And about that CCD...I presume it is BW as opposed to color. But, WHY only 12 bits? Again, this must be an OLD machine...the CCD I've selected is a 48bit system, in full color...16 bits for each color (R G B). This actually yields a vision system that is a bit more than I can use...It will detect magnitude differences that are theoretically less than CCD is physically capable of (25,000 electron full well...65,000+ discrete states).

Then we are told that this is only a 1MP device? Even SOHO is better than that!

Now about that data transfer...why is it only 1KB/s that is so slow that even a Commodore 64 would fall asleep during that. But, I suspect it is because of the last gen technology that they are using here on Earth for deep space communication...70 meter dishes? Really? Some low frequency stuff there, eh? (based on wavelengths)

I know you don't have many of the real answers about all this, but, it does seem a bit "off" that they would say all this when the technology is decades better that what they claim is deployed...all I can think is that this spacecraft is very old (in spacecraft terms), and should have been forgotten in favor of a truly modern system.



posted on Jun, 28 2015 @ 03:20 PM
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a reply to: tanka418

The enormous distance to Pluto, as well as New Horizon's instruments being body-mounted, seem to be the main factors in the slow data transmission rate: en.wikipedia.org...

New Horizons will record scientific instrument data to its solid-state buffer at each encounter, then transmit the data to Earth. Data storage is done on two low-power solid-state recorders (one primary, one backup) holding up to 8 gigabytes each. Because of the extreme distance from Pluto and the Kuiper belt, only one buffer load at those encounters can be saved. This is because New Horizons will have left the vicinity of Pluto (or future target object) by the time it takes to transmit the buffer load back to Earth (45 to 90 days).

Part of the reason for the delay between the gathering and transmission of data is because all of the New Horizons instrumentation is body-mounted. In order for the cameras to record data, the entire probe must turn, and the one-degree-wide beam of the high-gain antenna will almost certainly not be pointing toward Earth. Previous spacecraft, such as the Voyager program probes, had a rotatable instrumentation platform (a "scan platform") that could take measurements from virtually any angle without losing radio contact with Earth. New Horizons‍ '​ elimination of excess mechanisms was implemented to save weight, shorten the schedule, and improve reliability to achieve a 15-year lifetime.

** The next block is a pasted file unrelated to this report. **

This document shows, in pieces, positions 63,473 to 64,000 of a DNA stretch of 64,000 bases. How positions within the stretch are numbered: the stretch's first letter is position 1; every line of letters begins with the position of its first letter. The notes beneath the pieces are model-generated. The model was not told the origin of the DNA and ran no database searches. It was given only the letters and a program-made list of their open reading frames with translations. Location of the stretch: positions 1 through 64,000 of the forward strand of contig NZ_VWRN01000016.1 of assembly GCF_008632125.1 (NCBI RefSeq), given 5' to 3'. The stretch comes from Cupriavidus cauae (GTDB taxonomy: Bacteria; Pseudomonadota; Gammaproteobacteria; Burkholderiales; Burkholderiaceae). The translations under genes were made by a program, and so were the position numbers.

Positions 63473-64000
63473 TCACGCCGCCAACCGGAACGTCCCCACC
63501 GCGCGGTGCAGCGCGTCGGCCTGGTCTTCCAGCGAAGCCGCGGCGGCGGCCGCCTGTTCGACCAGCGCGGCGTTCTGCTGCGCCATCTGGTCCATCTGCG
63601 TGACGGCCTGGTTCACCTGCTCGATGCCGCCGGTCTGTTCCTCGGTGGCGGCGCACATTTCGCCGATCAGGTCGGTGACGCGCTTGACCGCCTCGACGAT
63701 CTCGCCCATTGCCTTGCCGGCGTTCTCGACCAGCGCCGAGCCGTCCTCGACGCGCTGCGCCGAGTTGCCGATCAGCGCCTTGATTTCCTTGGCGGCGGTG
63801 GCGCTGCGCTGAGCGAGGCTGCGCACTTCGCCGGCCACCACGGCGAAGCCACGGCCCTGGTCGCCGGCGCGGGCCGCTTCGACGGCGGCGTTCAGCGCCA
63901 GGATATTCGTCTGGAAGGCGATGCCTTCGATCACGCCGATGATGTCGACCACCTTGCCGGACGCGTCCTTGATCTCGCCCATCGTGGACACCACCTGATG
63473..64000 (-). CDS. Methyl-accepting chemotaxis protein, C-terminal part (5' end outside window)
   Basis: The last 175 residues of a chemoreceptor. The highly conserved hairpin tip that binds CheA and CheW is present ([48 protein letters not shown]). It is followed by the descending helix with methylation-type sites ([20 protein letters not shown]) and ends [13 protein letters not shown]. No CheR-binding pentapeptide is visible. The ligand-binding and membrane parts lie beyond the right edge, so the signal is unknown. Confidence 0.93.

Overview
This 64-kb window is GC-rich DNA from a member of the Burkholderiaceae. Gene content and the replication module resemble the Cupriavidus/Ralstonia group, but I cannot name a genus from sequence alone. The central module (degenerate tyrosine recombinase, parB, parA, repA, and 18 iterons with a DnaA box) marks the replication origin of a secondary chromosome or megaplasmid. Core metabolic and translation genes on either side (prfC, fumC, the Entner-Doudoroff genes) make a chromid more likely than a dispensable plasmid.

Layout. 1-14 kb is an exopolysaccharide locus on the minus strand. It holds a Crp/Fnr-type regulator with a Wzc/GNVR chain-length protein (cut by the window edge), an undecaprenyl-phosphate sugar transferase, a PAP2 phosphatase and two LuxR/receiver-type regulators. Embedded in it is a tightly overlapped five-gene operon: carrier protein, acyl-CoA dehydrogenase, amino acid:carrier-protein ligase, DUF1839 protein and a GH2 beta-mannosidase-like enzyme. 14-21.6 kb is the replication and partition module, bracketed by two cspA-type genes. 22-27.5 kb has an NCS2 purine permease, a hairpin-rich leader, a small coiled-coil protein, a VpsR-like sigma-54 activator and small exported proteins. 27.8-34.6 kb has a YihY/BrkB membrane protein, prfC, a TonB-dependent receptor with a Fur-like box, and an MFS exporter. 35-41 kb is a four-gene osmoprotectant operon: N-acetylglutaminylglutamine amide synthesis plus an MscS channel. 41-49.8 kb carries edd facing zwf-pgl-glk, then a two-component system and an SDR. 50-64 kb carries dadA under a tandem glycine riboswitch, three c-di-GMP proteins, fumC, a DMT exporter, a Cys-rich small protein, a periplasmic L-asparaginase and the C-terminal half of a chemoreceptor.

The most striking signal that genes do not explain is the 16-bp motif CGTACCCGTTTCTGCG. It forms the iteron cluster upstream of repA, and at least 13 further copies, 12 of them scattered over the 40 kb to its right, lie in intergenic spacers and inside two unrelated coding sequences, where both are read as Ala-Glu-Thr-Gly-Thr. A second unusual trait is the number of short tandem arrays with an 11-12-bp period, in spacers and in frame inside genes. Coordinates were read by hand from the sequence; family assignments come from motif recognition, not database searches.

edit on 28-6-2015 by wildespace because: (no reason given)



posted on Jun, 28 2015 @ 03:20 PM
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It's only because of sites like ATS and the ridiculous conspiracies therein that they even have to issue such a 'disclaimer' explaining the limitations of transferring data from such immense distances; Most people in the real world, with functioning brains wouldn't need for it to be spelled out for them...

...And then to turn the 'disclaimer' into a conspiracy in and of itself? *shakes head*

Some of you people really need to get outside more, and take a break from the conspiracy sites.



posted on Jun, 28 2015 @ 03:47 PM
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originally posted by: wildespace
a reply to: tanka418

The enormous distance to Pluto, as well as New Horizon's instruments being body-mounted, seem to be the main factors in the slow data transmission rate


You are not doing NASA and New Horizons any favors.

It would almost seem that not only is the device old..as old as my two "Pentium Pro" servers (now retired for almost 20 years). And was designed by a team that had no business designing anything at all.

And while I am very sure that a lot of very good data will acquired with this machine, a modern system would do much better.

But, that data rate issue...pure BS! I know Pluto is along way, but, that distance affects all radio signals the same, and this is a case where talking slower won't make it understood any better...kind of like when people think that IF the talk slower, someone who doesn't speak the language will magically understand...it never works.

The reality is that that data can/could be transferred at at least DSL speeds.